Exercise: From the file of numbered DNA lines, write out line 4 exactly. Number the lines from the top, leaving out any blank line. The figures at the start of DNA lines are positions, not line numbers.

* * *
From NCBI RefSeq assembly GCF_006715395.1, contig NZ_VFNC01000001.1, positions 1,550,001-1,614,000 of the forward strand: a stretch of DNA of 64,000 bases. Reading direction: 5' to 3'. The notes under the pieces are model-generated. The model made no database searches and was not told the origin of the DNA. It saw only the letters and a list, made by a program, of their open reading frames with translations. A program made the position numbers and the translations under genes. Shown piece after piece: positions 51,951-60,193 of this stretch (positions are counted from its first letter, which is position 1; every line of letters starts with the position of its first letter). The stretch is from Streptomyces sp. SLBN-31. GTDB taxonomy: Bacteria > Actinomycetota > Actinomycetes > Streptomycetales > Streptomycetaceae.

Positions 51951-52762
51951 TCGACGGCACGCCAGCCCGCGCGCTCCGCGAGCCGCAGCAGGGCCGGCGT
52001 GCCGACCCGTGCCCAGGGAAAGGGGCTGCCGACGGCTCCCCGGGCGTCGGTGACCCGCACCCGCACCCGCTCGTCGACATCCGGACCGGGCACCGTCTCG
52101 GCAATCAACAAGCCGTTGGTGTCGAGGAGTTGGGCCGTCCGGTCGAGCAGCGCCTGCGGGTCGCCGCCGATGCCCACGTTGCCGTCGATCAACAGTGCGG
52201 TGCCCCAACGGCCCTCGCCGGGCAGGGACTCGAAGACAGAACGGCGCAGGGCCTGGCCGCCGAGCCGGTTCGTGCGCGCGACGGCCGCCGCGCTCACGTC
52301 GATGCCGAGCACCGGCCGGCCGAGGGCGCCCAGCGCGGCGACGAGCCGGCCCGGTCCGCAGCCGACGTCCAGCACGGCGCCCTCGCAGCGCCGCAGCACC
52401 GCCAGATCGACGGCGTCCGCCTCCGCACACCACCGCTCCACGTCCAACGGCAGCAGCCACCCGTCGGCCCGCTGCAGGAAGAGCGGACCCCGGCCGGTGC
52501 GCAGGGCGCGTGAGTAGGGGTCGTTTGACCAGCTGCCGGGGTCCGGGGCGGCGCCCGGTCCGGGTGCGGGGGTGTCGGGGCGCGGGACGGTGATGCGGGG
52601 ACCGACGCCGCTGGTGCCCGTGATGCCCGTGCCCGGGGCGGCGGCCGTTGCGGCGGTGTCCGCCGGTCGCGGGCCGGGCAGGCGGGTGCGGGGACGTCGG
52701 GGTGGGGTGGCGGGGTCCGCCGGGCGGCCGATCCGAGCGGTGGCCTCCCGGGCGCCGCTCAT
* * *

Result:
52001 GCCGACCCGTGCCCAGGGAAAGGGGCTGCCGACGGCTCCCCGGGCGTCGGTGACCCGCACCCGCACCCGCTCGTCGACATCCGGACCGGGCACCGTCTCG